Thursday, October 23, 2014

'Birdman: Or The Unexpected Virtue Of Ignorance' Movie Review

Alejandro González Iñárritu’s Birdman: or (The Unexpected Virtue of Ignorance) is a big, bold movie, the kind that takes aesthetic and thematic risks, and that grabs you from frame one and practically screams at you to pay attention. It’s also very convinced of its own cleverness. The film made the rounds at all the prestigious fall festivals, garnering praise and adulation at every stop, and it’s become impossible for anyone to mention it without discussing awards possibilities. Surely this will figure into those races, in many respects justifiably so, but while Birdman is a very good film, even coming near greatness, it’s not necessarily the paradigm shifting, perception altering feature that some have made it out to be. There’s a fine line between genius and pretension, and Birdman walks on both sides. As much as there is to praise, there’s always a ‘but’ looming.

Technically, Birdman is beyond compare. Iñárritu teams cinematographer Emmanuel Lubezki, who lensed Gravity for Alfonso Cuaron last year with incredible results, and who takes his game to an entirely different plateau. Much has been made of how the film is cut together to look like one long take, but that doesn’t tell the whole story. This isn’t like Hitchcock’s Rope—a film Iñárritu totally dissed in interviews by the way. Composed of a series of long, intricate shots, meticulously staged and choreographed, it isn’t intended as one extended, continuous moment. You still leap forward in time in bursts and chunks, from one night to the next morning, or from earlier in the day to later in the evening, but the way these shifts are framed and edited is ingenious.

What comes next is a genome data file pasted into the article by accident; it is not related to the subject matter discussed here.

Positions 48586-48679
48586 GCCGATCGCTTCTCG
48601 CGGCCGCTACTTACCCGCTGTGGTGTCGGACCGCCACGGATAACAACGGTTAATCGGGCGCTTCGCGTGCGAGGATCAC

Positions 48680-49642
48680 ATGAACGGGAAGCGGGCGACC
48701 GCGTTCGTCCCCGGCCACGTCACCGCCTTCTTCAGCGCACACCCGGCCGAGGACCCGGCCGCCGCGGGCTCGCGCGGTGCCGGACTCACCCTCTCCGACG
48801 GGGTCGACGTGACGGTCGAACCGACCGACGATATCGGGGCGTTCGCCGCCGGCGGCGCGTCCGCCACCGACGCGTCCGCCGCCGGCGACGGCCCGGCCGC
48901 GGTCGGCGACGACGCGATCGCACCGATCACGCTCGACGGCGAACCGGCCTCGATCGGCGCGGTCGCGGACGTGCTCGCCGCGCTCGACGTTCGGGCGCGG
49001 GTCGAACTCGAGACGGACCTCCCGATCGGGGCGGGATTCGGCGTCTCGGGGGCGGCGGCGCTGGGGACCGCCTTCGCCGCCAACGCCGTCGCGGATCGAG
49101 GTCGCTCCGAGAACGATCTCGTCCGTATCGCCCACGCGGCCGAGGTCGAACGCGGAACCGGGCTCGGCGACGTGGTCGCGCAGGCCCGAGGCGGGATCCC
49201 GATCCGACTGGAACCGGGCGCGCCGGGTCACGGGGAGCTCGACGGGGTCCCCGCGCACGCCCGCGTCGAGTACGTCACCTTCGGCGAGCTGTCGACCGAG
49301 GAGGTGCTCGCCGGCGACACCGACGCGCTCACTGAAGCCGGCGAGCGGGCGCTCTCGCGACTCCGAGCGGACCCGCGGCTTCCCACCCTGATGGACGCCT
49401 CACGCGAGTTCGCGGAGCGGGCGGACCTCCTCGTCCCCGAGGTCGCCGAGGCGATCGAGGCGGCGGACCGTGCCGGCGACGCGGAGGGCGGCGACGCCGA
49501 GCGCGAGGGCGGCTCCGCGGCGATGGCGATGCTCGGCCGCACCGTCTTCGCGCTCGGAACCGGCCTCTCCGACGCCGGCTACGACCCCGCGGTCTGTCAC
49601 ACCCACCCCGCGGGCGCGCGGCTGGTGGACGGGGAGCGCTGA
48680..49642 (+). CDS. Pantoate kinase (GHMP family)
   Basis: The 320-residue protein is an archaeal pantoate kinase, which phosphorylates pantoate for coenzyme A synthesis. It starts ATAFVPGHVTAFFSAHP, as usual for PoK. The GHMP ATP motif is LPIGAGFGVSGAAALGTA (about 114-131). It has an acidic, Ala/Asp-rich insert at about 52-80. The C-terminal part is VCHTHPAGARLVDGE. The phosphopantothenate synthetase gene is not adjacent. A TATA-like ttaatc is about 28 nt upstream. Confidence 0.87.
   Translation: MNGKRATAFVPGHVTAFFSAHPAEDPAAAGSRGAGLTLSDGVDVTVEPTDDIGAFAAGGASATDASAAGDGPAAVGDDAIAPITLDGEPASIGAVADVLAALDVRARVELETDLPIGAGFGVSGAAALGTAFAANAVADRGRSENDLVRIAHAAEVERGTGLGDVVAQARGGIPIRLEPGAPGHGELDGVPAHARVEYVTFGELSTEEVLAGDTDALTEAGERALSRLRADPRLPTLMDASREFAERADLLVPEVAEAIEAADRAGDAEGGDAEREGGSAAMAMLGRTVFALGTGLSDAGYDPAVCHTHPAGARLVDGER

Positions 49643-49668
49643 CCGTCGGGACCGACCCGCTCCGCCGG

The sheer logistics of Birdman are breathtaking. Verite style camera work follows characters through the back rooms and hallways at a legendary Broadway theater as Riggan Thompson (Michael Keaton in a role that mirrors his reality), an actor most known for playing a rubber-suit-wearing superhero named Birdman 20 years ago, as he tries to mount an adaptation of a Raymond Carver story on the stage. This is his last shot, one final attempt at legitimacy, to show the world that he is more than just a guy in a costume. His Birdman alter ego serves as the malicious, spiteful embodiment of all of his self-doubt, of all of the nagging, lingering hesitations and misgivings that plague any artistic endeavor where you risk part or all of your self.

You watch a scene unfold, as Riggan interacts with his strung out daughter Sam (Emma Stone); Lesley (Naomi Watts), an insecure actress making her Broadway dream come true; his best friend, lawyer, and producing partner Jake (Zach Galifianakis in his straightest role in a long time); and brilliant, temperamental Mike Shiner (Edward Norton), a talented, though volatile, not to mention super method, last-minute replacement. The action takes place, the characters split up, and you follow one party as they move on, interact with other people, and you break away once again to follow someone new.

There’s an energy to this flow, an immediacy as you meet up and peel off. A frenetic, improvised-feeling drum score punctuates the film, propelling everything forward and adding momentum, even in static moments. Sometimes this is a single drummer lightly rattling the skins in a back room, and others it is, quite literally in one moment, an entire drumline marching through the streets of New York City. This approach can be absolutely perfect, providing a percussive propulsion that drives the characters on, but in other moments it jumps the shark.